The US secretary of the interior today announced approval for a further solar energy zone that could see up to 3.3GW of projects developed on public lands in Nevada.
Secretary Sally Jewell told delegates at the National Clean Energy Summit in Las Vegas that the Interior Department had approved 64,058-acres in the West Chocolate Mountains in California’s Imperial Valley as a Renewable Energy Evaluation Area (REEA) on public lands.
REEAs prioritize land owned by the Bureau of Land Management (BLM) for the exploration and development of solar and geothermal energy under a directive from President Barack Obama to permit 20GW of solar energy by 2020. West Chocolate Mountain's REEA could site a potential 3,330 megawatts of solar power and 150 megawatts of the geothermal power.
The Western Solar Plan, approved in October 2012, created 17 Solar Energy Zones with incentives for development within those zones and a process for considering additional zones. Interior approved an 18th Solar Energy Zone in January, with the Arizona Restoration Design Energy Project. The West Chocolate Mountains REEA is the third Solar Energy Zone in California and brings the national total to 19.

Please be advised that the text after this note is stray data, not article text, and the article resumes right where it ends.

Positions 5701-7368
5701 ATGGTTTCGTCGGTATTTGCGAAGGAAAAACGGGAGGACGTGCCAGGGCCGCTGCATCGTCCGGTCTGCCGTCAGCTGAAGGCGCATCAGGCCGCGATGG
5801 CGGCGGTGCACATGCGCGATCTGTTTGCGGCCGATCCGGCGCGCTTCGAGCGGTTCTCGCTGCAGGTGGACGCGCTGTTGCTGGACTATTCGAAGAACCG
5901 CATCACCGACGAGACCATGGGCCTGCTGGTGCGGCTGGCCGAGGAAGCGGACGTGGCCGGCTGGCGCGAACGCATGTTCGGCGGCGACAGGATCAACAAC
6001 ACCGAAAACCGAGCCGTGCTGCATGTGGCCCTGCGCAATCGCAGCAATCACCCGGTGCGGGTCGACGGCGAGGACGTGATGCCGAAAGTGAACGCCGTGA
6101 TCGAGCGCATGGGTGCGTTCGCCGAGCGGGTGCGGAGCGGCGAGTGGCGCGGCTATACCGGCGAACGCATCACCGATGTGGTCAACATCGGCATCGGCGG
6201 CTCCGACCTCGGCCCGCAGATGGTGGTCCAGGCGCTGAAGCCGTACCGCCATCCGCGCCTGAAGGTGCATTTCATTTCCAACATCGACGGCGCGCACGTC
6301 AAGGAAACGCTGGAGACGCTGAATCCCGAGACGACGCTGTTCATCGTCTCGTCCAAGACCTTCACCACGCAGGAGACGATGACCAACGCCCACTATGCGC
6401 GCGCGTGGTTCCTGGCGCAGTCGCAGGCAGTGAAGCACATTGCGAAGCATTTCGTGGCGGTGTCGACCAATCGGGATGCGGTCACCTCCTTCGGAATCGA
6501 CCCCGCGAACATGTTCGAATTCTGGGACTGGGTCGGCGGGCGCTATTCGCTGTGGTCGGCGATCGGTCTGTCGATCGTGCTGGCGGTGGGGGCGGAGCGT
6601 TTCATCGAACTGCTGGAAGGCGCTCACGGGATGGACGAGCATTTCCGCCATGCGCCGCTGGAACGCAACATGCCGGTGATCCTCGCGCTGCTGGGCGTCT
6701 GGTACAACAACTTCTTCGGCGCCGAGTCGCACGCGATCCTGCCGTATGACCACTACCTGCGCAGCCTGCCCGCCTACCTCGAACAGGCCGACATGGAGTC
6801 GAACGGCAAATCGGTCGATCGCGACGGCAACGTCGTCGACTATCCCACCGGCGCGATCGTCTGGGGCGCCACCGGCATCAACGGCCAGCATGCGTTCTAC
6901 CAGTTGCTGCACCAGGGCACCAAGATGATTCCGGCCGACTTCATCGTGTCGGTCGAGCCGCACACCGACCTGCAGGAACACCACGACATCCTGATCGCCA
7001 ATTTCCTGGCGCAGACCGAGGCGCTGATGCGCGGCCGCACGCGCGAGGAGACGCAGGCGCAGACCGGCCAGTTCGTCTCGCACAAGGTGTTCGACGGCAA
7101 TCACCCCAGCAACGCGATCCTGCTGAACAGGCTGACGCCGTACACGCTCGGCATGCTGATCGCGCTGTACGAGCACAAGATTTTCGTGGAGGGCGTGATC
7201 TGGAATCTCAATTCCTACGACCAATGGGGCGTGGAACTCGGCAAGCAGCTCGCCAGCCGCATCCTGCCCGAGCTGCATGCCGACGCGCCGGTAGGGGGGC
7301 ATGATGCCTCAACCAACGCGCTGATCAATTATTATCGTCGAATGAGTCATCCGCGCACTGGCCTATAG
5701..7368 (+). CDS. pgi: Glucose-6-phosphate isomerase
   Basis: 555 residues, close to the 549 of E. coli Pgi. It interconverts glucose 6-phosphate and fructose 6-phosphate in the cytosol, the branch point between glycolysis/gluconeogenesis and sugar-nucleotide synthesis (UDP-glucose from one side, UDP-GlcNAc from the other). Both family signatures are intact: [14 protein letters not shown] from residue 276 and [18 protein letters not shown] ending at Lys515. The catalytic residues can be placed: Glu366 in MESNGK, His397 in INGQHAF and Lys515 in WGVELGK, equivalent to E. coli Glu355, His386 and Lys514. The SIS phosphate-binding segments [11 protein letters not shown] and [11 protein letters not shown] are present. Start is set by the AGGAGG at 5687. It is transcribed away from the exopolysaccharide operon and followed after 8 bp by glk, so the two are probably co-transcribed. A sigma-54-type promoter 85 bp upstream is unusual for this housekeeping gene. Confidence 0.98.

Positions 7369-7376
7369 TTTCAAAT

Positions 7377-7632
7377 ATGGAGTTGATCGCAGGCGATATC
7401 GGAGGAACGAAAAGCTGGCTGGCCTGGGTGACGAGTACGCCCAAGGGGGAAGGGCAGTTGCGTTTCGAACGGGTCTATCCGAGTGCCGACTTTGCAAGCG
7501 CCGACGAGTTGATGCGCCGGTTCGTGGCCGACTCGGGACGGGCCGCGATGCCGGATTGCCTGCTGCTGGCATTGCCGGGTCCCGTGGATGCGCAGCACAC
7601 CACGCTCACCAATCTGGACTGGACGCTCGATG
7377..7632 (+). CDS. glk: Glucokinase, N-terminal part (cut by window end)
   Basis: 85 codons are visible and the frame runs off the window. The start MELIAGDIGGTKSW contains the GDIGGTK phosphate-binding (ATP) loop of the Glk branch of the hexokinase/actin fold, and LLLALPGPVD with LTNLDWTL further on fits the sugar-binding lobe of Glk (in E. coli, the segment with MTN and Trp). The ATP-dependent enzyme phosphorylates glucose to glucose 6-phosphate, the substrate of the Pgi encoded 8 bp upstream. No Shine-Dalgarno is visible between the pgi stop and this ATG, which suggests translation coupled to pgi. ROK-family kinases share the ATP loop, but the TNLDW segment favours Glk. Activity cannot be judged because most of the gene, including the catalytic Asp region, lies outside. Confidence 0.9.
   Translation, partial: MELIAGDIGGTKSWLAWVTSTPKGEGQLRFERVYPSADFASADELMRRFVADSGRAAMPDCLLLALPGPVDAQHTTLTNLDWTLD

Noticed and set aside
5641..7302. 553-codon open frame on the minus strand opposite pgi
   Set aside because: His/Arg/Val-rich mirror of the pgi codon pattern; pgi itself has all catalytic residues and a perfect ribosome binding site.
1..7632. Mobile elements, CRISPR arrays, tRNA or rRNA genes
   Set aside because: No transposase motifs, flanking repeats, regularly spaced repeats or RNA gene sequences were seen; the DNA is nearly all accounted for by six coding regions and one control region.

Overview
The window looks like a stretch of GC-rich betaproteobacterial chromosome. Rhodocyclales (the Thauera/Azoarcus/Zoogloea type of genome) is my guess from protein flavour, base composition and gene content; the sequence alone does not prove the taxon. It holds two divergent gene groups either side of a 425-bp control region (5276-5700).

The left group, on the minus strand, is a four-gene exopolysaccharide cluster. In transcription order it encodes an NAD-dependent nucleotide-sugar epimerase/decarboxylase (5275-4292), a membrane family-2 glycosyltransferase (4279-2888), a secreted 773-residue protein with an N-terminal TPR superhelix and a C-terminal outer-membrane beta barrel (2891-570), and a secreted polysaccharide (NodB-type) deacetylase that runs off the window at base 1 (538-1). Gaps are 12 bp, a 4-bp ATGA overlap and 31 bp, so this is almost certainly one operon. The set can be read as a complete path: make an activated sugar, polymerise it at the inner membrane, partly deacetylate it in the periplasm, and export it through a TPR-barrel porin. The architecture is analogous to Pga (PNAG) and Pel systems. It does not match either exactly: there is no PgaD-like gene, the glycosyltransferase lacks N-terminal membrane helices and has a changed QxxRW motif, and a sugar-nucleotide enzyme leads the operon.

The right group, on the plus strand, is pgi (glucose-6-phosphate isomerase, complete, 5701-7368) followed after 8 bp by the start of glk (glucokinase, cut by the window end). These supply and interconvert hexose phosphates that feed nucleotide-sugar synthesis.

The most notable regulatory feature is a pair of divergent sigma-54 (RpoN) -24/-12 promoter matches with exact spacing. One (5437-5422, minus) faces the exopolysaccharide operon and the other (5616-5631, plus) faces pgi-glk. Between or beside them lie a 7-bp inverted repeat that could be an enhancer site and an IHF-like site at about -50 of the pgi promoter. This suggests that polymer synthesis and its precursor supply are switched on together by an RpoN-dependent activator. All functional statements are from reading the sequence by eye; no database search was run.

“Under the Western Solar Plan, the Department of Energy and BLM established solar energy zones, places that have the most potential that access to existing transmission and have the least conflict,” said Jewell. “It [has] made it very easy for people to say these are areas we should be targeting for solar.
“We have now permitted 25 solar projects on public lands, there were zero in 2009. All told, 47 solar, wind and geothermal projects have been permitted on public lands, they are all utility-scale projects and have associated transmission.
“If all of these projects were built that would mean 13.3GW of power, enough to power 4.6m homes and create an estimated 19,000 construction and operations jobs.”
Nevada is home to the first utility-scale project on public lands, the 15MW Silver Star North Solar Project.
“We're making good progress but we've got a lot of progress to make and the low hanging fruit has been picked and we [want to add] some more fruit to that basket,” she said.